Adrenaline made waves through the MMA community last March when Cox signed both Rothwell and Tim Sylvia to multi-fight, six figure contracts. This led many, including myself, to question whether the current business model and economics of Adrenaline could support such large salaries. Cox argues that you need ticket sellers to be successful.
“You have to be smart in what you’re doing, but you have to look at who your ticket sellers are.” Cox said. “Pat Miletich is the greatest ticket seller that I’ve ever run into – the first show we did together he, himself, sold over 4000 tickets.”
Although Sylvia and Rothwell are both fighter clients on Cox’s management side, he also signed them along with Miletich as a means to leverage brand recognition. He’s aiming to compete at that next level just below the UFC along with the likes of Strikeforce , WEC, Affliction, and maybe the MFC.
Interestingly enough, the difference – according to Cox – between shows like Adrenaline and the Maximum Fighting Championship (an organization we featured in our first Promoter Spotlight) is the calibre of fighters used at every event.
“It depends on [the criteria you use to assess levels]: do you go by attendance, or do you go by profitability, or by the level of cards?” Cox said. “[MFC] is not going to call me up and be able to afford Ben Rothwell or Pat Miletich. The last Adrenaline show that we did in Chicago, we spent $600,000 and that’s at a different level than [MFC].”
The Trials and Tribulations of a Fighter Manager
Monte Cox represents another one of those businessmen that “gets it” when it comes to diversifying risk. Being a promoter and a manager has not only created synergies between both of his businesses, but the dual role has also acted as a career hedge of sorts.
“I’ve had years where the shows just weren’t doing well, but the management part was kicking ass” Cox said, and “I’ve had times where the shows just can’t lose, but I can’t get guys fights. So, you just don’t put your eggs all in one basket.”
Under the guidance of Cox, seven different fighters have reached the pinnacle of MMA – a UFC championship title – and so he understands the value of a manager in the fight game.
“I think that anyone that’s making six figures or close to six figures and is still negotiating and doing everything for themselves…that’s silly.” Cox said. “You take a regular guy that’s making $100,000 on his own; if he comes with me I’ll make him $150,000, I’ll take $30,000 of it, and he’s still ahead. Then he gets my support, my expertise, and my knowledge on top of it.”
With the sport’s rapid growth continuing through otherwise tumultuous economic times, the role of a fighter manager is gaining importance. Monte had some great advice for fighters currently searching for the right manager.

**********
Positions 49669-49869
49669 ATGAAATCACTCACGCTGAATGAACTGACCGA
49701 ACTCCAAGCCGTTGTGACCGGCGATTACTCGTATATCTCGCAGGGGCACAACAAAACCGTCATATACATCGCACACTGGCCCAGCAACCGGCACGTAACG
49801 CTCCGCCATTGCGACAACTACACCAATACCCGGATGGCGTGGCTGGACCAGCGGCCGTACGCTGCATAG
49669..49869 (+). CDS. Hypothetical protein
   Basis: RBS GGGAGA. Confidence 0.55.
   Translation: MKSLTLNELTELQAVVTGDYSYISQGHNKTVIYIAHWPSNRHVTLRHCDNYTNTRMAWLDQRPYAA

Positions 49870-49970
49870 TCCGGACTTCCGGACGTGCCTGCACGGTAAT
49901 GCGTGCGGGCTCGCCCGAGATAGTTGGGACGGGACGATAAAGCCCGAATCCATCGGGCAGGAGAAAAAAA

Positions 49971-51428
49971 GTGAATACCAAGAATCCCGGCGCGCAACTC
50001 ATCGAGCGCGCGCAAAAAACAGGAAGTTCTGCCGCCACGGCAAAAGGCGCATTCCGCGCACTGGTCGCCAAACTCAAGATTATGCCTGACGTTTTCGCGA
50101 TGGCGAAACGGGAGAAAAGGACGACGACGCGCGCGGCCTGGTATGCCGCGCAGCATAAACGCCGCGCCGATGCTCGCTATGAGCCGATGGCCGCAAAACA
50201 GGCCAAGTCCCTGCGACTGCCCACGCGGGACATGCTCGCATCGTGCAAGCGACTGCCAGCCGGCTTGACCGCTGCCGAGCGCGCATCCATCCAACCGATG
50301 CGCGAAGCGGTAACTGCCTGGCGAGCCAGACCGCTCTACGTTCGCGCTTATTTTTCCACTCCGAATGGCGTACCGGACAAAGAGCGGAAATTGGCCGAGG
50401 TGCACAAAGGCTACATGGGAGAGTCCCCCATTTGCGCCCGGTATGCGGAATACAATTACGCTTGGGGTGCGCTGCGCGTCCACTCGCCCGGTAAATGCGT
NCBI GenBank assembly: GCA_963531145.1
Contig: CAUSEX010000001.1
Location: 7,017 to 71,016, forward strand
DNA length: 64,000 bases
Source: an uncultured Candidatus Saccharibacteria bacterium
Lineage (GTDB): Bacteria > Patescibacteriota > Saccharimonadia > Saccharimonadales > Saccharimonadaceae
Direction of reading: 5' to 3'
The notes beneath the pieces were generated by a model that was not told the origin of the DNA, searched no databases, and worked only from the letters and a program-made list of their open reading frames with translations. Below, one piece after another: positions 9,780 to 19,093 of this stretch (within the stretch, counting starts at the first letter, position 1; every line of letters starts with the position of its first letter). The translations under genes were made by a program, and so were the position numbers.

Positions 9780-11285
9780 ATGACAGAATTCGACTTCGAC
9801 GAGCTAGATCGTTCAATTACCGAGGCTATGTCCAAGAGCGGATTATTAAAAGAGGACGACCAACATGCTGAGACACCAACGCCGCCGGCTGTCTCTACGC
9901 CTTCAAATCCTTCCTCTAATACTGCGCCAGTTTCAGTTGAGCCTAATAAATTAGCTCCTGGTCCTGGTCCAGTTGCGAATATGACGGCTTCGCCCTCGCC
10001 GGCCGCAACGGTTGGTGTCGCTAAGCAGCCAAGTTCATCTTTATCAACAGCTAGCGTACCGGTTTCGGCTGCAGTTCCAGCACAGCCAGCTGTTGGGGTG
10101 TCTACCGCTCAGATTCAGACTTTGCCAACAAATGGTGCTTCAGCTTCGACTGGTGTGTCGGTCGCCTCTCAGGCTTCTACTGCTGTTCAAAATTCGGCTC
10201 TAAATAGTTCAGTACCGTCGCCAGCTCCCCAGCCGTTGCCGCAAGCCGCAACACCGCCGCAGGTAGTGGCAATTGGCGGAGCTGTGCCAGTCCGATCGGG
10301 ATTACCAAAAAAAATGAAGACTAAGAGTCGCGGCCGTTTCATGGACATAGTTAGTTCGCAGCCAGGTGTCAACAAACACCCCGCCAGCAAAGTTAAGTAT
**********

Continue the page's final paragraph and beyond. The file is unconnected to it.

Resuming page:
“If a guy wants to manage you, ask the guy ‘give me an example of somebody who’s in the same position I’m in right now and how you took them to a successful level.’” Cox said, and “if they haven’t done that then you’re at your own risk.”
The issue of fighter poaching is something of a bother for Cox who has put years of work and guidance into a fighter, only to see him sold on the possibilities of “greener pastures” somewhere else. The offending agent and the fighter are equal parts to blame, but Cox continues to follow his own moral compass.
“I’ve never gone to the UFC to find talent – I’ve found it years before” Cox said. “I find the guys that don’t have management, need guidance, and then take it from there.”
They say the true test of any businessman is the ability to replicate success – you’ve got to prove that your first success was not a fluke. In the case of Monte Cox, I think it’s safe to say that he’s proven his competence as both a promoter and a manager several times over.
He’s also an incredibly humble individual and that’s probably because his success is contingent upon his humility. His business depends upon his reputation as a nice, easy-going, and fair businessman.
This level-headed business approach of Monte Cox’s is something that I plan to take away from this interview and keep with me as I move up the MMA industry ladder.
Additionally, the most interesting part of the interview for those aspiring to follow in Monte’s footsteps probably came when I asked him for the top three challenges he faces as a promoter and as a manager.
As a promoter:
- Scouting and developing talent.
- Searching for consistency on a show-to-show basis.
- Finding new markets.
As a manager:
- The difficulties associated with watching a fighter fall from stardom.
- Watching out for the poachers.
- Finding loyal fighters.
You can check out the entire interview here.
Stay tuned for the next Promoter’s Spotlight coming soon!
November 25, 2008
The UFC has been making the press rounds in hyping up the showdown between lightweight champ BJ Penn and welterweight champ Georges St Pierre. From a sporting perspective this should be a fight of the year candidate, but UFC President Dana White also sees success on PPV:
White said last week’s UFC heavyweight championship bout between Brock Lesnar and Randy Couture is expected to set pay-per-view records for the organization. He thinks the Jan. 31 card could be just as popular, which would equate to more than 1 million buys.
“I’m just coming off a promotion where I got done saying it’s the biggest fight in UFC history in terms of most pay-per-view buys,” White said. “I truly believe this fight has the potential to break that. BJ and Georges are heavyweights when it comes to star power.”